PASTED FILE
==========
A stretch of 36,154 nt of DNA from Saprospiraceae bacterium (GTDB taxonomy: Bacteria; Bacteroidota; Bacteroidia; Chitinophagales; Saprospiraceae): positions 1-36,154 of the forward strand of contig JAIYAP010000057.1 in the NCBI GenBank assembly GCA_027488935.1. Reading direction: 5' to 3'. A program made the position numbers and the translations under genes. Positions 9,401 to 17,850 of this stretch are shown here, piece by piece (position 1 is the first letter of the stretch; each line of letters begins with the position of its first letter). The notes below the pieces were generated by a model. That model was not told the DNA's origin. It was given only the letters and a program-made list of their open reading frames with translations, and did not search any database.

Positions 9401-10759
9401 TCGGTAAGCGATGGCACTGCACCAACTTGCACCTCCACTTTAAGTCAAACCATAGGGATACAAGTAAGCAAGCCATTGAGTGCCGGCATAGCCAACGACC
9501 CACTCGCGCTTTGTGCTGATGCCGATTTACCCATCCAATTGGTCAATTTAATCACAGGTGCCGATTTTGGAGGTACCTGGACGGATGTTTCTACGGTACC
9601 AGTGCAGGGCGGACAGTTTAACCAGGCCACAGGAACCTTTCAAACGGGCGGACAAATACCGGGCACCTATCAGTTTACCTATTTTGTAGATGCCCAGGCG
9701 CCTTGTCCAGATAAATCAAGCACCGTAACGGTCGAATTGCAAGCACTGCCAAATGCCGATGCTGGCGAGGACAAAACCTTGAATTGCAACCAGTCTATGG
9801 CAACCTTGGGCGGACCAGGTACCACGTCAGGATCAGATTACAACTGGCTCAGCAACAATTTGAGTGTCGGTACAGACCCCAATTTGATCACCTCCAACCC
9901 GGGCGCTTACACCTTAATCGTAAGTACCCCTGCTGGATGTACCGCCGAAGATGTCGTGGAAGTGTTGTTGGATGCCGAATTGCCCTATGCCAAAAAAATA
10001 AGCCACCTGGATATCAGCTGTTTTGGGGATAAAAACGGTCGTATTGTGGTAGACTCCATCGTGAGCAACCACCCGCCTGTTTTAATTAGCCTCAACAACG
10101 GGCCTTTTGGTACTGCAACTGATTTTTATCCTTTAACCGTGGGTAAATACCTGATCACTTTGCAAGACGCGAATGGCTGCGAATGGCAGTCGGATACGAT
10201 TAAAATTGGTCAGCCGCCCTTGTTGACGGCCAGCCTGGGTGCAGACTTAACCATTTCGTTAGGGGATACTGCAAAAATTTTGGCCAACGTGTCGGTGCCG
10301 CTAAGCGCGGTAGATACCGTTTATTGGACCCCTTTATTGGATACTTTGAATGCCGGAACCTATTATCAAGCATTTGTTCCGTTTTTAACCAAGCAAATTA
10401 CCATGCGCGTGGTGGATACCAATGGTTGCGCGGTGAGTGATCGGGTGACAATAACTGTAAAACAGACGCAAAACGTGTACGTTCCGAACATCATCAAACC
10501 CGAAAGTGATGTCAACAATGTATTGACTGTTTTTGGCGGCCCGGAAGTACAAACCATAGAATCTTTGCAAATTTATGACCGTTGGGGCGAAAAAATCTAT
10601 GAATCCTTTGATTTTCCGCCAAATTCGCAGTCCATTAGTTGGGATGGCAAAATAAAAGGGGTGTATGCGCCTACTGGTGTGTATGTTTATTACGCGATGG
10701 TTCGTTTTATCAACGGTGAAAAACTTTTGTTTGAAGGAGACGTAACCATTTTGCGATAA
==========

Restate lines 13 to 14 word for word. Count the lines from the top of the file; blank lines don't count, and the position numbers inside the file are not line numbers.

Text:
10401 CCATGCGCGTGGTGGATACCAATGGTTGCGCGGTGAGTGATCGGGTGACAATAACTGTAAAACAGACGCAAAACGTGTACGTTCCGAACATCATCAAACC
10501 CGAAAGTGATGTCAACAATGTATTGACTGTTTTTGGCGGCCCGGAAGTACAAACCATAGAATCTTTGCAAATTTATGACCGTTGGGGCGAAAAAATCTAT